Promoting Inclusive Markets and Financial Systems
SEEP Dialogues: Getting Lost in the Numbers: Poverty Indicators and Their Implications for Development Practitioners
Getting Lost in the Numbers:
Poverty Indicators and Their Implications for Development Practitioners
Poverty numbers matter for development practice. They frame understandings of the scale and scope of poverty reduction challenges. They can influence fundraising strategies and the targeting of funds. Development practitioners increasingly track, interpret, and report poverty indicators to donors, policymakers, and the public. Recently, a new report from the World Bank indicated that the first Millennium Development Goal of halving global poverty was met in 2010. Many observers have noted the difficulties of gathering reliable poverty numbers to inform practice and policy. As discussions launch this year to reframe the MDGs from 2015 forward, the informed voices of practitioners regarding ways to improve the collection and use of poverty measures can help shape global poverty reduction strategies. The invited panel and audience will together address how the contradictions and limits of poverty indicators can begin to be resolved. Questions to be considered include: How are global, national, and local poverty indicators developed and collected? What role can and should development practitioners play in their collection? How can indicators better inform the design and deployment of programs to attack poverty and promote sustainable, equitable growth? How do poverty numbers shape funding flows? How do statements about the prevalence of poverty affect organizations’ programming and strategies? Please join us for a lively discussion of these questions and their implications for practitioners.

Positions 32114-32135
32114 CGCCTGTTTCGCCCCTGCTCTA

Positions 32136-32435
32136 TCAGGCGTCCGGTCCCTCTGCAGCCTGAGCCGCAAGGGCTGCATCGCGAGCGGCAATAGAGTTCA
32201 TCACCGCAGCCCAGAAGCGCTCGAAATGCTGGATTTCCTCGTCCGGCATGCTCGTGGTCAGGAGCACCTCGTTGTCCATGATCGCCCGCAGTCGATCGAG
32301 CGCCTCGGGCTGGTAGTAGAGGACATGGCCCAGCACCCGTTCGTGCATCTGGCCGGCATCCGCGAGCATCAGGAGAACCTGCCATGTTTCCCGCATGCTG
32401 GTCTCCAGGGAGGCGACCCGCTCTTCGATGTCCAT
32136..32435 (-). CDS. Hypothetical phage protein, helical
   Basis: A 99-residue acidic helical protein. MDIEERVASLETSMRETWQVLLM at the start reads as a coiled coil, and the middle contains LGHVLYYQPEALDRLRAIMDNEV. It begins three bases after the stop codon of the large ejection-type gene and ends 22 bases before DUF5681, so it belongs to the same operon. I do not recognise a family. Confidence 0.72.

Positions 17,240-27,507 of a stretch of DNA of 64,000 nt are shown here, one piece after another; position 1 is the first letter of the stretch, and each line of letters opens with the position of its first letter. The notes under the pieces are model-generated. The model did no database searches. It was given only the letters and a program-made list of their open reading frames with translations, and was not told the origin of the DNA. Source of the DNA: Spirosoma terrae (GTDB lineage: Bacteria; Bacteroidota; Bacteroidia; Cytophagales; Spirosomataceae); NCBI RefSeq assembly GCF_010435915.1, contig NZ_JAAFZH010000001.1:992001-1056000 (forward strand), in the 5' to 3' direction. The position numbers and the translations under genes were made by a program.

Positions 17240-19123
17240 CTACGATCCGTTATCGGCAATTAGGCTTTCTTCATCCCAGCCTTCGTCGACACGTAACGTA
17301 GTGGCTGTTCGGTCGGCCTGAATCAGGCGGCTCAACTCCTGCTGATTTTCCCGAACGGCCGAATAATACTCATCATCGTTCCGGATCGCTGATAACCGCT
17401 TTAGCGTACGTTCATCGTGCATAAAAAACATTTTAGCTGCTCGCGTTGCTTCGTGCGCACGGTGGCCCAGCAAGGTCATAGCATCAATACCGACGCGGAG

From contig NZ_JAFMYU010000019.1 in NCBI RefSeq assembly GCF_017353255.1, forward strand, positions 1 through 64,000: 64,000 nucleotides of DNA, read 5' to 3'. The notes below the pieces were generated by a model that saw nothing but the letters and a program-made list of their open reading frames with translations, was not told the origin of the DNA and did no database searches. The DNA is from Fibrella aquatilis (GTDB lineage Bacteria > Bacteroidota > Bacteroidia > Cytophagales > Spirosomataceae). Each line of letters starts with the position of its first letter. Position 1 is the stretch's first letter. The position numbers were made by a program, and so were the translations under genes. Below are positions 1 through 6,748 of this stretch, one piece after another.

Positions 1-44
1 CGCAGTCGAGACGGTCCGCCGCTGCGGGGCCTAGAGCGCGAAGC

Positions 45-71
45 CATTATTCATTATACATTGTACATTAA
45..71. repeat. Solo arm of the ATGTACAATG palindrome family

The event took place on Tuesday, June 12 at Greeley Hall.
Panelists included: Laurence Chandy, Fellow, Global Economy and Development Program at the Brookings Institution; Alex Counts, President and CEO at the Grameen Foundation; Chris Dunford, Senior Research Fellow
at Freedom from Hunger; and Peter Lanjouw, Manager, Poverty and Inequality, Development Economics Research Group at The World Bank. The event was moderated by David Myhre, Senior Advisor at the SEEP Network.
USAID's FIELD-Support LWA Program, managed by FHI 360, co-sponsored this event.
SEEP Dialogues is a forum designed to stimulate the exchange of ideas amongst microfinance and enterprise development practitioners and other key stakeholders. The topics of discussion reflect ongoing debates or challenges faced by SEEP members in their quest to build inclusive markets through financial and enterprise solutions. The Dialogues bring together a set of thought leaders to critically examine the issue at hand while actively engaging the audience.
SEEP is a nonprofit network of over 130 international organizations that believe in the power of enterprise to reduce global poverty.
Peter Lanjouw (The World Bank)
Laurence Chandy (The Brookings Institute)
Alex Counts (Grameen Foundation)
Chris Dunford (Freedom from Hunger)
Panel Q and A